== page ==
Amidst the talk of House and Senate races in the midterms, there are a number of Midwestern states in which there is a significant chance that Democrats will take governorships. In 2008, Barack Obama won Iowa, Minnesota, Wisconsin, Illinois, Indiana, Michigan, Ohio, and Pennsylvania. In 2016, Hillary Clinton won only Illinois and Minnesota, and Minnesota was a close call, decided by just a single point. This is the region that has changed the most politically in the last decade. Most of these states have, at some point in the last 10 years, fallen under control of a Republican governor who has attempted to radically reform their labour laws and pension systems in bids to remodel these Midwestern states after the states of the deep south. Their strategy is simple–lower taxes, stifle wage growth, strangle unions, kill regulations, and pirate jobs and investment from the states that fail to do the same. It’s a great Midwestern race to the bottom. But at the midterms on Tuesday, there’s an opportunity to throw some sand in the Republican gears. Here follows the story of each of these states, to inspire you and your friends to do what you can to save each of them from southernization.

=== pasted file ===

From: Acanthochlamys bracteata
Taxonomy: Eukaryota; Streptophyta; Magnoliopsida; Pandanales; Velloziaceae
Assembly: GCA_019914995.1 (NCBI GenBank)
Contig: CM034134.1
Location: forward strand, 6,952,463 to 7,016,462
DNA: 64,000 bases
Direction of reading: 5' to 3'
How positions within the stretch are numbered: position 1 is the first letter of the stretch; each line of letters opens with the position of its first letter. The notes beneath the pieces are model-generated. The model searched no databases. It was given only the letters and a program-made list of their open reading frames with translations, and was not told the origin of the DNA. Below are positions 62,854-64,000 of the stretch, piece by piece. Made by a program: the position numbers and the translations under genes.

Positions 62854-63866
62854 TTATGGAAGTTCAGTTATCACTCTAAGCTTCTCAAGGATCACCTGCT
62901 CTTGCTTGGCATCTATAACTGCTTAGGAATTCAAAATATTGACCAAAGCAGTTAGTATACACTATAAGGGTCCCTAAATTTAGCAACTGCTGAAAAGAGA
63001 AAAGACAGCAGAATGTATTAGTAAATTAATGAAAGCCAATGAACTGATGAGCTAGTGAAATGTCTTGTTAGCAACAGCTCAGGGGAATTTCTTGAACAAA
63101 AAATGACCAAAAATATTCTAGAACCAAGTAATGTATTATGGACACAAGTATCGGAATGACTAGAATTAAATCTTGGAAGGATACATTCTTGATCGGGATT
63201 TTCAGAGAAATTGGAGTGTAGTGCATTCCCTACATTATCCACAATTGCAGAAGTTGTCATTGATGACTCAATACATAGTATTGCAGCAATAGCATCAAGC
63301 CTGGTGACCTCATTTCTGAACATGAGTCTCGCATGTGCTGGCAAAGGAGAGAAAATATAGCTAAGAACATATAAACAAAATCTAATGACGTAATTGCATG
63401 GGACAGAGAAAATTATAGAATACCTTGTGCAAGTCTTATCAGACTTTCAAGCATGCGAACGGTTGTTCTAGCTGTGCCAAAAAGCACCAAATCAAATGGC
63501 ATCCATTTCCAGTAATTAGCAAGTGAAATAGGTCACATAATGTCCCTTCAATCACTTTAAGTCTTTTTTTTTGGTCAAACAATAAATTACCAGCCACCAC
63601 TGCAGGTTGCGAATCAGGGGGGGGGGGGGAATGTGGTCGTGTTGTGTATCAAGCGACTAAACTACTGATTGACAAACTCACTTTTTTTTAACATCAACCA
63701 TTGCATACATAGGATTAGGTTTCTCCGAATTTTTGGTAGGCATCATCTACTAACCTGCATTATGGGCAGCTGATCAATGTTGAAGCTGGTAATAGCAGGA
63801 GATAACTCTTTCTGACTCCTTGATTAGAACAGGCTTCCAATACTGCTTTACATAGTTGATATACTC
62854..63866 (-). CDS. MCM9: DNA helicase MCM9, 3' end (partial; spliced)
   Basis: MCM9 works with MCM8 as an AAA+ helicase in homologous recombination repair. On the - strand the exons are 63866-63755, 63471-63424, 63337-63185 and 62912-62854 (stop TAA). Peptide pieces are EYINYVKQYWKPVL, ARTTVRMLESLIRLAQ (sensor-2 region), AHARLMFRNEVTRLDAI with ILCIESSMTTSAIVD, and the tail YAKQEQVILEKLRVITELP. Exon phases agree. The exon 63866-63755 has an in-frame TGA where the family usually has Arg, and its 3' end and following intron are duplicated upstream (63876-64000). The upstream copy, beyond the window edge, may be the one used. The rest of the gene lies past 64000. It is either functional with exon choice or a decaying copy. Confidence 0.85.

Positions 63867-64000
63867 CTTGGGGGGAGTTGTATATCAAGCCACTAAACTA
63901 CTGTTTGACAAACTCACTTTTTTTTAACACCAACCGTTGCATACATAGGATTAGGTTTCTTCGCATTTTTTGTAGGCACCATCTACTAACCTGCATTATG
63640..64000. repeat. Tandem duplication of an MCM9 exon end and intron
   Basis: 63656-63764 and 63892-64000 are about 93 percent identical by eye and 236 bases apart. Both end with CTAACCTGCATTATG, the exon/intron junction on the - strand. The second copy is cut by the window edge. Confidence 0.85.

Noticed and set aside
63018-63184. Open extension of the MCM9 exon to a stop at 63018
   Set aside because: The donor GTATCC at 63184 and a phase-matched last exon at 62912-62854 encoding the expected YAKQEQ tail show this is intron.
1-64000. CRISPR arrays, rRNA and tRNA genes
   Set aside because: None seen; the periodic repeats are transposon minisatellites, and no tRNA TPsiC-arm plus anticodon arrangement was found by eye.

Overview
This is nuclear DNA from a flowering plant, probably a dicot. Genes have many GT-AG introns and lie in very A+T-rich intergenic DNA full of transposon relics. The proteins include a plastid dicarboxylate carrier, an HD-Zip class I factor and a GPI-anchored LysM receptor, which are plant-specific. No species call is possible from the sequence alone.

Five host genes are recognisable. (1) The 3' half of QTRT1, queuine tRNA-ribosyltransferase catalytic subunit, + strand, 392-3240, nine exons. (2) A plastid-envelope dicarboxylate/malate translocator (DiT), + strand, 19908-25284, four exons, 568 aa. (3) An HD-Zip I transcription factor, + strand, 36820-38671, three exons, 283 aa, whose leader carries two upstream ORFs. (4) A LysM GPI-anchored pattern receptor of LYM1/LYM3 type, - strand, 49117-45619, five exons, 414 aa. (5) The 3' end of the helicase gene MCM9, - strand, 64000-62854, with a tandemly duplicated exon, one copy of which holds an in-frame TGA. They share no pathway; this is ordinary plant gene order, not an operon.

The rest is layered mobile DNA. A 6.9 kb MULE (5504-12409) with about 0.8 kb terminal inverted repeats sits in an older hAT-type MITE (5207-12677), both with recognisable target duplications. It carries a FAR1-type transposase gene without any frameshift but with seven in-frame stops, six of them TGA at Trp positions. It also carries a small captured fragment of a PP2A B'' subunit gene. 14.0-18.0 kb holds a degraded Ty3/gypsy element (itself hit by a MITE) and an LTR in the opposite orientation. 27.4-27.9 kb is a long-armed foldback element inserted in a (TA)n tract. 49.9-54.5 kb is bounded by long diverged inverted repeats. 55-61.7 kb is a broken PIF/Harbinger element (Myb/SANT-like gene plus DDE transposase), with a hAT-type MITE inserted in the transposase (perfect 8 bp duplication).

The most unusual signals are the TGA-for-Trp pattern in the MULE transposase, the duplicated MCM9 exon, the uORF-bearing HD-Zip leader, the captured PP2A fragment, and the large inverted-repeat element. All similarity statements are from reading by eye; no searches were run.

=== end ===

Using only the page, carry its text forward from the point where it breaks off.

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The Republicans are Sticking with Kavanaugh for Purely Political Reasons

Remember when Antonin Scalia died and Barack Obama tried to replace him? I remember because on that occasion I wrote one of the most mistaken pieces I’ve ever published on this site: “How Obama Can Replace Scalia“. In that piece, I argued that because previous Supreme Court justices had been replaced in time periods much shorter than the remainder of Obama’s term, Obama would surely also be able to replace Scalia before leaving office. After all, if Republicans attempted to block him for almost a full year, the public would be furious with them for playing politics with the court, and would play a price at the 2016 election. I even had a nice chart:

Scalia Replacement

I was completely wrong about this because I underestimated the degree to which the Supreme Court has become transparently political, even in the eyes of ordinary Americans. Our political parties hardly even have to excuse politicising the court (though they try to do so anyway). We all know that some of the justices are conservative and some are liberal, even if they couch their political ideology behind legal theories like “originalism” and “textualism”. We recognise that there is no such thing as an apolitical judge, that when judges claim to be politically neutral they are being disingenuous. So we now treat Supreme Court nominations like any other political issue and fight tooth and nail to ensure that the next judge is someone we can ideologically live with. And we may have to live with their ideology a long time–between presidents picking younger judges and judges living longer, the average bench time for a Supreme Court justice has quietly increased by around a decade. Having learnt from my mistakes, I now look at the fight to replace Anthony Kennedy quite differently.